Gregory Sanford, the affable Vermont state archivist with the long gray beard, is retiring.
Sanford's boss, Secretary of State Jim Condos, spilled the beans on Saturday at a meeting of the Democratic State Committee and Sanford confirmed Monday that his last day on the job will be August 1.
First hired as the "editor of state papers" in 1982, Sanford became Vermont's first official state archivist and spent a 30-year career modernizing the way the state preserves and manages its official records. He oversaw the opening last year of a new state archives building in Middlesex; under legislation passed this year, the building will be named in Sanford's honor.
A frequent witness at legislative hearings, Sanford earned a reputation as a strong voice for improving public accesss to government records and was recognized for the work in 2011 with a Vermont Press Association First Amendment Award.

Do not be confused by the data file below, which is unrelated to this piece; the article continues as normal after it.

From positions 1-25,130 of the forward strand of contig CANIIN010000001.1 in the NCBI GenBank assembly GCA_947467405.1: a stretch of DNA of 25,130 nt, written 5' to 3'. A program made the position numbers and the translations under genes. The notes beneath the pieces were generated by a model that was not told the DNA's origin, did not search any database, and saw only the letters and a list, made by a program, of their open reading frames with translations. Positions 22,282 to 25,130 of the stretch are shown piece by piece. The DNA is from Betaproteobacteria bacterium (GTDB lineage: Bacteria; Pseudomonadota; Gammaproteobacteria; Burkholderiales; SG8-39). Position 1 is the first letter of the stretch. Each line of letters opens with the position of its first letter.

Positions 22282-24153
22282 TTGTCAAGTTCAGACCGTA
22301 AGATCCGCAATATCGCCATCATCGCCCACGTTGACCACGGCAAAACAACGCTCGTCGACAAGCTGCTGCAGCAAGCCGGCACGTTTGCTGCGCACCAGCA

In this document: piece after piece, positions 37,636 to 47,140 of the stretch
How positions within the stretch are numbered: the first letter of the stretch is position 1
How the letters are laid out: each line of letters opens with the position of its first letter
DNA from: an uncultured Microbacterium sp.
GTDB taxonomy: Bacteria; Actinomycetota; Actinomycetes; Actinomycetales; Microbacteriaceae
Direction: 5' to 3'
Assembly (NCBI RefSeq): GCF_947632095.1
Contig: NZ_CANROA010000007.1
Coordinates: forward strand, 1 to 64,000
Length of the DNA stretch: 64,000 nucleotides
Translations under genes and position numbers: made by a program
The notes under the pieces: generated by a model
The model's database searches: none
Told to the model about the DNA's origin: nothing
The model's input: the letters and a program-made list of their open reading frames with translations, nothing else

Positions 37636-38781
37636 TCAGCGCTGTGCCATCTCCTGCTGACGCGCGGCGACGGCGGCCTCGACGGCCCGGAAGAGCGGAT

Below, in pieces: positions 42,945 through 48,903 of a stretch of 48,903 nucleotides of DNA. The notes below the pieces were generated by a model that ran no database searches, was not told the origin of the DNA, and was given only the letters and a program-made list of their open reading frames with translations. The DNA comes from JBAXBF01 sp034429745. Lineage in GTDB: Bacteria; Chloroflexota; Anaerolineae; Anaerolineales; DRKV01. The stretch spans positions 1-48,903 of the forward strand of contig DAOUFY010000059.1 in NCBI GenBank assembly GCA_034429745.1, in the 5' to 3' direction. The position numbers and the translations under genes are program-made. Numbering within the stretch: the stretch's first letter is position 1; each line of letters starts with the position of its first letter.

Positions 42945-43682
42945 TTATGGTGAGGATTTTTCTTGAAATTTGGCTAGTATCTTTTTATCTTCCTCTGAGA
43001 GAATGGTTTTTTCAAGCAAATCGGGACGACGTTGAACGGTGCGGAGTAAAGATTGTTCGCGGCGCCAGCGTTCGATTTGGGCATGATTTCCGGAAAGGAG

Sanford, 65, says he is retiring "largely for personal reasons." Sanford's partner, Ondis Eardensohn, is battling stage-four breast cancer. She was the subject of a 2011 Seven Days story about how a nationwide drug shortage is affecting critically ill patients in Vermont and elsewhere.
Sanford's successor as state archivist will be his longtime deputy, Tanya Marshall, who is presently in charge of the record analyst unit.
"It's hard. I love what I do. I've still got a gazillion ideas," Sanford says of retirement. "But every once in a while you have to have enough self awareness to say, 'Maybe it's time to hand it off to people who can take it up to another level.'"
When he first took the job, Sanford says state records were stored in the flood-prone basement of the Pavilion Building on State Street in Montpelier. Vermont was the last state to establish an archives program, and for years had a staff of one (him).
Today, the Vermont State Archives & Records Administration, a division of the Secretary of State's Office, has 15 employees and occupies a brand new climate-controlled building behind the Middlesex state police barracks. Along the way, he hit some archival milestones — among them, returning 18th century documents concerning Ethan Allen's family from New York to the Vermont state archives.
"We've got a long, long way to go," says the famously modest Sanford, "but we are certainly better off than we were in those [early] days."
Photo by Allen Gilbert